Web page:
Adhesive capsulitis, more commonly referred to as frozen shoulder, is a condition that causes pain and stiffness in the shoulder. Eventually, it becomes very hard to move the shoulder.
This condition affects about 2 percent of the general population, and is most commonly experienced in people between the ages of 40 and 60. Women are more likely to experience frozen shoulder than men. Postmenopausal women are especially prone to developing a frozen shoulder.
Frozen Shoulder Symptoms
With adhesive capsulitis, the normally thin flexible capsule surrounding the shoulder becomes tight and thick, when adhesion (or stiff bands of tissue) develop. Frozen shoulder usually develops slowly, and in three stages:
- Freezing stage – During this stage, any movement of the shoulder can cause pain. Additionally, the range of motion becomes limited.
- Frozen stage – The pain in the shoulder diminishes during this stage; however, the shoulder becomes more difficult to use as it becomes stiffer.
- Thawing stage – The range of motion in the shoulder starts to return during this stage.
Each of the three stages can last for many months.
Causes and Risk Factors
Frozen shoulder occurs when you stop using the joint as you normally would as a result of pain, injury to the shoulder, or the development of a chronic health condition, such as diabetes or stroke. Any condition of the shoulder can lead to frozen shoulder if you stop using the full range of motion of the joint.
Frozen shoulder generally occurs:
- In people between the ages of 40 and 70 years old
- After shoulder surgery or an injury to the joint
- After keeping the shoulder immobilized for an extended period of time
- Occurs more commonly in women, especially those postmenopausal
- In people who suffer from chronic diseases, such as diabetes
The initial diagnosis of a frozen shoulder begins with your doctor taking a full medical history and by performing a physical examination. During the physical exam, your doctor will ask you to do a number of things, including:
- Move your arm independently in certain ways to check for pain and evaluate the range of motion. This is known as active range of motion.
- Asking you to relax your arm, while he or she moves it for you. This is known as passive range of motion.
- Inject an anesthetic, or a numbing medicine, into your shoulder, to treat the pain and to determine the passive and active range of motion (both the passive and active range of motion are affected by a frozen shoulder.)
While frozen shoulder can usually be diagnosed from the signs and symptoms alone, an imaging test, such as an X-ray or an MRI, may be ordered to rule out other problems with the shoulder.
Treatments Options and Procedures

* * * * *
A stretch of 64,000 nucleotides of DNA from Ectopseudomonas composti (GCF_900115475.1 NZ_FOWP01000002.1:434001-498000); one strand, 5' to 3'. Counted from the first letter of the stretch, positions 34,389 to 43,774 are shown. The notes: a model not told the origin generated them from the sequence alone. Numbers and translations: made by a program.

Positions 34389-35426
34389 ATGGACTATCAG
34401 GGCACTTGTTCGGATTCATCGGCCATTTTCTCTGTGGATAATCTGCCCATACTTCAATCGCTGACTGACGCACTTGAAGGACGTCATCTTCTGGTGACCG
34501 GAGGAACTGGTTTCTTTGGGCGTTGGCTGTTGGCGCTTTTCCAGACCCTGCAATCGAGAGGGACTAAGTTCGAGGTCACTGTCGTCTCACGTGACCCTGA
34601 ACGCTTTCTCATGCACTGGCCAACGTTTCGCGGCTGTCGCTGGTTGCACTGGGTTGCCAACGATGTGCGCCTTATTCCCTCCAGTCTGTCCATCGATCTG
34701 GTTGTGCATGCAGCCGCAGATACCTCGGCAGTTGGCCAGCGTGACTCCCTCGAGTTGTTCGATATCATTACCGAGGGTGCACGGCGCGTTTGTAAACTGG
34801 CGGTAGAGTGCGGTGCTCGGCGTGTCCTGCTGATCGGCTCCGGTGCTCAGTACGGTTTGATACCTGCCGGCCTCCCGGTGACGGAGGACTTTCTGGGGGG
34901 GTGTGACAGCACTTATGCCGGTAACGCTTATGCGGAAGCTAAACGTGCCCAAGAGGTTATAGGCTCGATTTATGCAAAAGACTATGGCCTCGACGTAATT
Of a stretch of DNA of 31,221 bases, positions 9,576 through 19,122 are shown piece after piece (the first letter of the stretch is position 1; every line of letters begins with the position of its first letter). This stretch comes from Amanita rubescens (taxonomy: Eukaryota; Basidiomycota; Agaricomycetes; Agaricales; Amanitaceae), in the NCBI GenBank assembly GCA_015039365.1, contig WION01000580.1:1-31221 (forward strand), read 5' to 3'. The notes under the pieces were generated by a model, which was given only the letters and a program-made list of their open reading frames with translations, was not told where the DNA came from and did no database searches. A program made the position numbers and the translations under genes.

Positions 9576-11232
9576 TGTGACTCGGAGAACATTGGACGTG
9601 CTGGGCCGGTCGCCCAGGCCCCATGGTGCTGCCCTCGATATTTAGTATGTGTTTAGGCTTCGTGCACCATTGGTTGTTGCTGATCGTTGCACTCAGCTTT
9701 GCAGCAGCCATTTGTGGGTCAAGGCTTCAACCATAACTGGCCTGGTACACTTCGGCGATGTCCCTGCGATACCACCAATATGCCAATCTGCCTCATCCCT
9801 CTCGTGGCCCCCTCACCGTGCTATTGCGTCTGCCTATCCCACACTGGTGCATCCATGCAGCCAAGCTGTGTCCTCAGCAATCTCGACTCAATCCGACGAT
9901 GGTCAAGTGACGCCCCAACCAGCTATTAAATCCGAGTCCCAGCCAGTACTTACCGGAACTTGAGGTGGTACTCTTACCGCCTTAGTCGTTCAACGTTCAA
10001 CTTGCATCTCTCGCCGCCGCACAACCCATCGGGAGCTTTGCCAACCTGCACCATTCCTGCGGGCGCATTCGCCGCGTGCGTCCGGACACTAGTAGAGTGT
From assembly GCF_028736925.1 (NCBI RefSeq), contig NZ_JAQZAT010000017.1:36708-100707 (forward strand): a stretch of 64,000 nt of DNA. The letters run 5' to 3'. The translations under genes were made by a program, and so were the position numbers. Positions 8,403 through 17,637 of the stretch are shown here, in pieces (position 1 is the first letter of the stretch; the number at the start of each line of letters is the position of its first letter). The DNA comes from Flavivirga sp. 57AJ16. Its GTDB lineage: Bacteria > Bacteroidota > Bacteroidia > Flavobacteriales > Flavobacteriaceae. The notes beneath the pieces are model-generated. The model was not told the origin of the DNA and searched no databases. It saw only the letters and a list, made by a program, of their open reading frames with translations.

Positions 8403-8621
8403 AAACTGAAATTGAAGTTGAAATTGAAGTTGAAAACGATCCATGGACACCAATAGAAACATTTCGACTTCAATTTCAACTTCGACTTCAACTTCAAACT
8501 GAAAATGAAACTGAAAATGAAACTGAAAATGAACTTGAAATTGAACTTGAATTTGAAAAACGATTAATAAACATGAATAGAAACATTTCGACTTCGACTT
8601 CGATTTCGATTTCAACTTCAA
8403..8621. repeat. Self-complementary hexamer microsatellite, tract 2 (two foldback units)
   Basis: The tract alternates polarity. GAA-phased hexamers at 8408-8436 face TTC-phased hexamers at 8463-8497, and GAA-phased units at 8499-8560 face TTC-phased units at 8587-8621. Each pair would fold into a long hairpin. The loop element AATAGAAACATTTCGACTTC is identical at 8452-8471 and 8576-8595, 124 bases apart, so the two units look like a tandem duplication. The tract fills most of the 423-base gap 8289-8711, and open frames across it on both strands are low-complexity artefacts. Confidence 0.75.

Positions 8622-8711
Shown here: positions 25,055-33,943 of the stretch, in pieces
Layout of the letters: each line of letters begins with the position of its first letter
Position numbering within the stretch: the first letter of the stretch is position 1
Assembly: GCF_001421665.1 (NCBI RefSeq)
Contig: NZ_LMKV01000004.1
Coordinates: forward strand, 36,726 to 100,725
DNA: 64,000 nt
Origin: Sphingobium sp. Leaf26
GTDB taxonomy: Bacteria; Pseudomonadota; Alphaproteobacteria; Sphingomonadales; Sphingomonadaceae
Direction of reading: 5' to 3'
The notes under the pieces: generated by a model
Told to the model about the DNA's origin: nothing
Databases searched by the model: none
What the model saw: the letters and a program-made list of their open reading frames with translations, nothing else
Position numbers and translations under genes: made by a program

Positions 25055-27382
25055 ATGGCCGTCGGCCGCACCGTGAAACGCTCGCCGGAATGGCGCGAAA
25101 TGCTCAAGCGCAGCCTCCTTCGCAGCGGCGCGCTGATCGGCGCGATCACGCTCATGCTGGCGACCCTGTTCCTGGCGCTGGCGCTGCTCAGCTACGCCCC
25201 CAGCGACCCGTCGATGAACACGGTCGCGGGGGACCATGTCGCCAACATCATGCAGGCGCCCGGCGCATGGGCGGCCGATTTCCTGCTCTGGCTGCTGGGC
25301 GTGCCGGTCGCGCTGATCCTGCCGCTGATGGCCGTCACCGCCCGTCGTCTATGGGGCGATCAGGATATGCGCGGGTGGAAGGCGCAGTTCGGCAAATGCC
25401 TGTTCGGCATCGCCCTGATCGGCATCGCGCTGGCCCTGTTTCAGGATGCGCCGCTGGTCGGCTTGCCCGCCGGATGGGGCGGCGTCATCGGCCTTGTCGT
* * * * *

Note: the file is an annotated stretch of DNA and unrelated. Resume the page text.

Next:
Non-surgical and surgical treatments are both used to treat frozen shoulder.
Non-surgical treatment methods include:
- Non-steroidal anti-inflammatory drugs, which reduce swelling and help to manage pain
- Steroid injections, which also reduce swelling and minimize pain
- Treatment of underlying risk factors that lead to the frozen shoulder
- Physical therapy can increase the range of motion and hasten recovery
Surgical intervention may be recommended when non-surgical treatment methods are not showing progress. During surgery the tight tissue around the shoulder are released, improving the range of motion.
Arthroscopy, performed by an orthopaedic surgeon, is the preferred treatment method, as it is less invasive than other surgical methods. Shoulder arthroscopy typically involves the surgeon making two or three tiny incisions around the area of the shoulder joint. During arthroscopic frozen shoulder surgery, tight tissue and scar tissue is released and the shoulder is manipulated while the patient is asleep in order to regain normal motion.
Recovery from frozen shoulder involves immediate and frequent physical therapy, focusing on strengthening the muscles and improving range of motion. Recovery time varies from person to person, but following the recommendations made by your doctors is imperative, as this will help to ensure proper healing.
Frequently Asked Questions
Can frozen shoulder cause pain in other areas of the body?
Patients typically experience pain over the sides and front of their shoulder and in their upper arm region (around the biceps, rotator cuff, and deltoid muscles). This pain can radiate down the elbow to the wrist, as well as around the upper part of your back from the trapezius muscle due to joint space restriction. Pain can occur with movement, or even at rest.
Will frozen shoulder go away without medical intervention?
It's unlikely your frozen shoulder (adhesive capsulitis) will go away on its own. Frozen shoulder is caused by a buildup of scar tissue, which will not resolve without medical intervention.
Many patients who don't seek treatment do function without pain, but typically lose some end-range motion.
Can frozen shoulder recur?
While it is uncommon, a frozen shoulder may recur, particularly if you have diabetes or other contributing factors. However, usually people who do experience a recurrence have it develop in the opposite shoulder and not in the initial shoulder.
Why is frozen shoulder common in diabetic patients?
It is unknown why diabetic patients commonly get frozen shoulder. Diabetics, regardless of treatment, tend to experience a worse outcome and are at risk when they have increased diabetes duration, increased age, and diabetic neuropathy.